It might surprise some people to learn that more than a third of turnover in shares in the US now take place in the “dark” rather than on a public stock exchange. In Australia, at one point about 30 per cent of trading volume was outside the “lit” market.
New rules have scaled dark trading back both here and in Canada, while European regulators are about to place their own limits on what trades can and can’t take place in the shadow of the traditional public sharemarket.
So what is dark trading, and should we be concerned about its growth?
“Dark trading is high on the agenda of many regulators,” says Professor Talis Putnins, of the Finance Discipline Group at UTS Business School, who is a leading researcher in the area. “There’s no doubt it’s topical – some would say controversial.”
That’s partly because of the sheer scale and pace of its growth – which has raised question marks about whether it has moved too far away from its original purpose – but also because of recent headlines. Dark pool operators in the US found to have misled clients or misused client information have incurred multimillion-dollar fines.
In addition, dark trading has become conflated in the headlines with high-frequency trading (HFT), which uses extremely sophisticated and high-speed computer programs to generate automated trades that occur in milliseconds. While this can increase efficiency and liquidity, it can also make for more volatile markets and, in extreme cases, what is known as a “flash crash”.
Professor Putnins explains that on a conventional, public stock exchange – the “lit” market – there is high visibility of supply and demand. The “lights are on” as far as who’s offering to buy and who’s offering to sell, and at what prices. The market is open to everyone, and all buyers and sellers are there because they want to trade.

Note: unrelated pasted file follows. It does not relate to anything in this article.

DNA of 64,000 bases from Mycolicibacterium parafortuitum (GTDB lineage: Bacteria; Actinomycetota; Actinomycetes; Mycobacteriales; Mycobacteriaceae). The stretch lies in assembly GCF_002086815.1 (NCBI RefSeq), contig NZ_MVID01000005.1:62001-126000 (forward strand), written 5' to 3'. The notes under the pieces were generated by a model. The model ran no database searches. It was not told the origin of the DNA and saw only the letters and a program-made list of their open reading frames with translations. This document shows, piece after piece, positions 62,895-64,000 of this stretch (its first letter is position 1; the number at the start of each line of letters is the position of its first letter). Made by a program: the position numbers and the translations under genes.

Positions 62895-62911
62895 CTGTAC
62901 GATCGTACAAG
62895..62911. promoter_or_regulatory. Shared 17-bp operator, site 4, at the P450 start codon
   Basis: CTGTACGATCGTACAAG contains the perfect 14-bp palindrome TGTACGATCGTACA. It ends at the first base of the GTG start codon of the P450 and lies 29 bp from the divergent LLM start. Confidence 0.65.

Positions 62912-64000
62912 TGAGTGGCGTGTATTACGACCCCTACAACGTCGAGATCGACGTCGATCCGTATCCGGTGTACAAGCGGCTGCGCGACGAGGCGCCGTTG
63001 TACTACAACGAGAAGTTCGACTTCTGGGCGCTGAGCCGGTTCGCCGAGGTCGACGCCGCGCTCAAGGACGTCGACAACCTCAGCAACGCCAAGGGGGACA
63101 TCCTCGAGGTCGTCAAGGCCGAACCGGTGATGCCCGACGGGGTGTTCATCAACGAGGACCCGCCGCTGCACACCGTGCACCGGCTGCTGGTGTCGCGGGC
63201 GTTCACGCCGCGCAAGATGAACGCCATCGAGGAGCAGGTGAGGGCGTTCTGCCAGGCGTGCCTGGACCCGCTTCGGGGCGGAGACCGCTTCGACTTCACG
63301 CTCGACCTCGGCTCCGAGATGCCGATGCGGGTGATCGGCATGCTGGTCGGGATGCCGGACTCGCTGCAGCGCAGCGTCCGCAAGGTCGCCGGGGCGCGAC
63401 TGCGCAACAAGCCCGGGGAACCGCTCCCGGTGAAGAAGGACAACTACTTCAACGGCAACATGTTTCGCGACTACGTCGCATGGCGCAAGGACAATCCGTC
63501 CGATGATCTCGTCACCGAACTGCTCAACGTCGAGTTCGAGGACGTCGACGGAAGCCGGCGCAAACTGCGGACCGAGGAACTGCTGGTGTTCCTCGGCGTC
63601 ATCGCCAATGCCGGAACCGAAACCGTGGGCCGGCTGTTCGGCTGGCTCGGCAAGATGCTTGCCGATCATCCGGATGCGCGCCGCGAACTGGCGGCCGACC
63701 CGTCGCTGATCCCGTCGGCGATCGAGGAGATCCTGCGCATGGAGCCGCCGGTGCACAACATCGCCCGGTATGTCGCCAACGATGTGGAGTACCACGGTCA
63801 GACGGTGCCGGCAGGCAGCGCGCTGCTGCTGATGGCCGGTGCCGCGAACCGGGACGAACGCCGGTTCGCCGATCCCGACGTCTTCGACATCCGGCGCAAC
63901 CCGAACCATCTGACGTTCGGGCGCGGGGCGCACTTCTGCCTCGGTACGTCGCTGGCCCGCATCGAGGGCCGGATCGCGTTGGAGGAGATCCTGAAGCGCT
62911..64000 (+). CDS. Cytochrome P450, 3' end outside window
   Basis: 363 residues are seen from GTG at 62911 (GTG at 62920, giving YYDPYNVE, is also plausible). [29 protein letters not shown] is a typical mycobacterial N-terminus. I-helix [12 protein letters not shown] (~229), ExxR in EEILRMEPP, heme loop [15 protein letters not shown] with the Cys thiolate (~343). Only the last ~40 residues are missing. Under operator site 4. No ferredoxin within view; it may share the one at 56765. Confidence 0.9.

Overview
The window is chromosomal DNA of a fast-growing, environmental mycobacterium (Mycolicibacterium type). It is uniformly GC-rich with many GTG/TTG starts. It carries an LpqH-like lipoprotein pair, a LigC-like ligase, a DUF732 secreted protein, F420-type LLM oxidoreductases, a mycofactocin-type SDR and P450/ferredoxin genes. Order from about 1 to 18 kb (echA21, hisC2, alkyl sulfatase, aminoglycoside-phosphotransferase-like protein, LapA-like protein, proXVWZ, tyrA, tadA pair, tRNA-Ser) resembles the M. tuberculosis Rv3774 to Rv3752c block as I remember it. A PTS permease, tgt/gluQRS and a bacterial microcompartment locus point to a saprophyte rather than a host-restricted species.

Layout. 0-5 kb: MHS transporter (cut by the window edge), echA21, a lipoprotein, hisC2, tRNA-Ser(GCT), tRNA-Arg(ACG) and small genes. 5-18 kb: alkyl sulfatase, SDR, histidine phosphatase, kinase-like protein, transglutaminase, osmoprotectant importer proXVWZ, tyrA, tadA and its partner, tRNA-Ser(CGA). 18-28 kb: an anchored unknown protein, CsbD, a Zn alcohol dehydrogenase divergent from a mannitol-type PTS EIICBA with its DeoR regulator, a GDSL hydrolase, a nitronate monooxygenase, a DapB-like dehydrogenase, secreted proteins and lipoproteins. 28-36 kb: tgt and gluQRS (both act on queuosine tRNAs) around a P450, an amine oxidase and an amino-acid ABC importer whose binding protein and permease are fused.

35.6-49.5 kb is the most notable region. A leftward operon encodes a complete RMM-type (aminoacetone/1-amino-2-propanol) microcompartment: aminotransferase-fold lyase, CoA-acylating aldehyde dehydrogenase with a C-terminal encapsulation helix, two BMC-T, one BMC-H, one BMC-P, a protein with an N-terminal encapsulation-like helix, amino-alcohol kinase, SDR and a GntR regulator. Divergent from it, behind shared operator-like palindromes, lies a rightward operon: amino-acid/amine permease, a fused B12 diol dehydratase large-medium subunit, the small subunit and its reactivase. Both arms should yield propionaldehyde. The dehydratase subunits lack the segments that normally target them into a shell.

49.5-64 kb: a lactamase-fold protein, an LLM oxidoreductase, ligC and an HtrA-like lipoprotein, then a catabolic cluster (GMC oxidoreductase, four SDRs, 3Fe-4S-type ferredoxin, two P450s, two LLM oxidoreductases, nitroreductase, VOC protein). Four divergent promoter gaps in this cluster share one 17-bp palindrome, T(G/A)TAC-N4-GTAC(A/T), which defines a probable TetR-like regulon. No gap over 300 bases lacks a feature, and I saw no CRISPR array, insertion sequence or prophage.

Dark pools, however, may not be open to all, offering exclusive access only to some traders. There is no pre-trade transparency: “You see nothing about the trading intentions of potential counter-parties until the trade is executed,” he says.
Sometimes parties “ping” a dark pool with small trades not with the clear intention of transacting but to obtain information before they go to the lit market.
So how do parties agree on a price? Prices are taken from the lit market, he explains, often using the midpoint of the spread between the best bid (buy) price and the best ask (sell) price.
Trades that go ahead become part of the public record, possibly with a bit of a delay, he adds.
One of the main reasons institutional investors use dark pools is so they don’t show their hand, unduly causing the market to move, when buying or selling large blocks of securities.
There has been substantial growth in the market share of dark trading in the past 10 years, Prof Putnins says. That’s been driven by technology, the regulatory view that competition is good, and investor demand because of dark trading’s privacy, flexibility and lower fees.